It’s mid January and it’s cold outside. Whether one uses the Fahrenheit or Celcius scale doesn’t matter. The bottom line is it’s freezing. Below zero. Gosh, darn C-O-L-D.

The extreme weather extends all the way to Piedmont Island.

Okay, I’ll admit Piedmont Island is a fictitious island off Minnesota’s northeastern coast. A figment of my imagination, it is nonetheless a remote place of rugged beauty with robust residents who have more than their fair share of troubles. The island is also surrounded by the largest fresh water inland body of water in the world - Lake Superior.  But, make-believe or not, Piedmont Island WILL be cold this time of year.

Acknowledging that simple climatic truth can work to a writer’s advantage.


Think of setting as a main character. Like the heroine or hero it will have traits, flaws, virtues, and vices. It can be used to up the stakes, equal the playing field, dictate types of events, etc. It can also eliminate a sagging middle or even solve writer’s block.

James V. Smith, Jr., explains it best in his book You Can Write A Novel.  “When you write about the setting, give it personality, involve it in the action. An inanimate setting might not have goals and motivations, but it definitely imposes rules of conduct on all characters equally, and they defy these rules at their peril.”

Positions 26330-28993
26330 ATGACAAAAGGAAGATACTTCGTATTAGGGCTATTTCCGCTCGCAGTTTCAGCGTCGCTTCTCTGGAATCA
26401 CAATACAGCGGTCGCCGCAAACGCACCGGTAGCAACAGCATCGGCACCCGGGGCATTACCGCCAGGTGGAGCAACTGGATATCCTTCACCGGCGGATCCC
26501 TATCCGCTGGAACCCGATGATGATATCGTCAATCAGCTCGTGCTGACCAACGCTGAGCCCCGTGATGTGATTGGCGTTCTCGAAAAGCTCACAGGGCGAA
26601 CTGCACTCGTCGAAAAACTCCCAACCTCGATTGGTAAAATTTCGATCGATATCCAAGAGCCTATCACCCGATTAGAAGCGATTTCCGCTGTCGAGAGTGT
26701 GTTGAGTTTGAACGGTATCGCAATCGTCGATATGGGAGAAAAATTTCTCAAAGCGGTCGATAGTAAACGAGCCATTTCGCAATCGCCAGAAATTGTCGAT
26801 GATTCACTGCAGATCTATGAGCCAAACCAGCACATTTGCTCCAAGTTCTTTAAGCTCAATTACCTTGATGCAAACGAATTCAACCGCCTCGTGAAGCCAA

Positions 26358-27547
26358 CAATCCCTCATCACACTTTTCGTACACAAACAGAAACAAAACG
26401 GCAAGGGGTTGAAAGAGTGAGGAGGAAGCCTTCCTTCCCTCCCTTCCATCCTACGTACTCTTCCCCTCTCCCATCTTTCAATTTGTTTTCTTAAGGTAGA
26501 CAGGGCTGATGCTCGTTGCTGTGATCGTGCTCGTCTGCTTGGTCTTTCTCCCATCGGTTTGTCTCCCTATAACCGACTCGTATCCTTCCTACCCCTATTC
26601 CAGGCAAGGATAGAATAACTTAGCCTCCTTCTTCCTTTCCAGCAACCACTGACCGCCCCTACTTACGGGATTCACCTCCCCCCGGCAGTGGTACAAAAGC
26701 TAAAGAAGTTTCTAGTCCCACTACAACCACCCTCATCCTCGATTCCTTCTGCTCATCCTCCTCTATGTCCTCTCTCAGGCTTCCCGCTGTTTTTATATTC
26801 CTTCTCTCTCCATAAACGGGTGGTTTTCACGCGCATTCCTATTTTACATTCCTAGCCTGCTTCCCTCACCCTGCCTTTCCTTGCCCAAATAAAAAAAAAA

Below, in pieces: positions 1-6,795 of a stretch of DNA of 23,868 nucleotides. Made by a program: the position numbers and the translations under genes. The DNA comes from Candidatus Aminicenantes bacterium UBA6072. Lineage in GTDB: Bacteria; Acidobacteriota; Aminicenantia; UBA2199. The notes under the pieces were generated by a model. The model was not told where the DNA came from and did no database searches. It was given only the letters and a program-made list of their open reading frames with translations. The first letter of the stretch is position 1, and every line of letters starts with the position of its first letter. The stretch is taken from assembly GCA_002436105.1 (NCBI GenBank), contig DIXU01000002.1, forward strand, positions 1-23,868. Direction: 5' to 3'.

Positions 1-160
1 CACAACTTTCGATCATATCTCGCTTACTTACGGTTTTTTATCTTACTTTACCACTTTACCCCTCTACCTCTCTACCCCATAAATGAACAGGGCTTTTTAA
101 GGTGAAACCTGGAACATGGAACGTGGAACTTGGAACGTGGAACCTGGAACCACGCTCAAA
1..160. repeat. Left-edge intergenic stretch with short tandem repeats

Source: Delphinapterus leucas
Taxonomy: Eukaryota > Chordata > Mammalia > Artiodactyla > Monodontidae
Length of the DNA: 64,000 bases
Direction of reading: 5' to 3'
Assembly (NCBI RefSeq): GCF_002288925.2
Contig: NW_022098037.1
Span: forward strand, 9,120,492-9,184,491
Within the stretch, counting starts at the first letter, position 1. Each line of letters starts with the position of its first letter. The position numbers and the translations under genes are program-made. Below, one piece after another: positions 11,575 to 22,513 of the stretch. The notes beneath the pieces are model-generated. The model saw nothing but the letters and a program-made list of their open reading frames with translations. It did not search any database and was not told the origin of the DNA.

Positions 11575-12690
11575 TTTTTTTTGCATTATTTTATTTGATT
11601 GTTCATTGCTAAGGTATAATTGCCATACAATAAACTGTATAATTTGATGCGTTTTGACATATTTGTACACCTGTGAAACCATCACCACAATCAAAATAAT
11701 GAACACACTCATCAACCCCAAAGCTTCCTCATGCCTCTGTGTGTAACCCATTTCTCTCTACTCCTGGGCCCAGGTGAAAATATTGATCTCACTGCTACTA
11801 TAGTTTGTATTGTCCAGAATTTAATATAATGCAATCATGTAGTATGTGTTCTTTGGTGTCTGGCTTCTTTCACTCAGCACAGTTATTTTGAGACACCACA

I’d like to repeat that last little bit. “Settingimposes rules of conduct on all characters equally, and they defy these rules at their peril.”

Pick a setting for your story, and then use it. Exploit it. Capitalize on it.

January on Piedmont Island is naturally cold. It's winter. Bleak, harsh, relentless winter.

That means below zero temperatures, winter storm warnings, 100-mph gusting winds, white-out road conditions, streets and sidewalks covered with thick, treacherous ice. Any and all of these conditions pose potential problems for villains and protagonists alike. It may even force them to alter, stop, start or rethink their actions. And that can be a very good thing for you, and your story.

Remember too, that setting can influence a character’s mood. A person who enjoys cross country skiing, snowshoeing, or snowmobiling will be ecstatic at news of an impending record snowfall. An individual who prefers tropical drinks served with paper umbrellas and likes to lounge outdoors on the deck or patio will react quite differently to that same news. Put someone between a rock and a hard place and then throw everything Mother Nature has to offer at them, and you the writer can sit back and watch them, and your readers, squirm.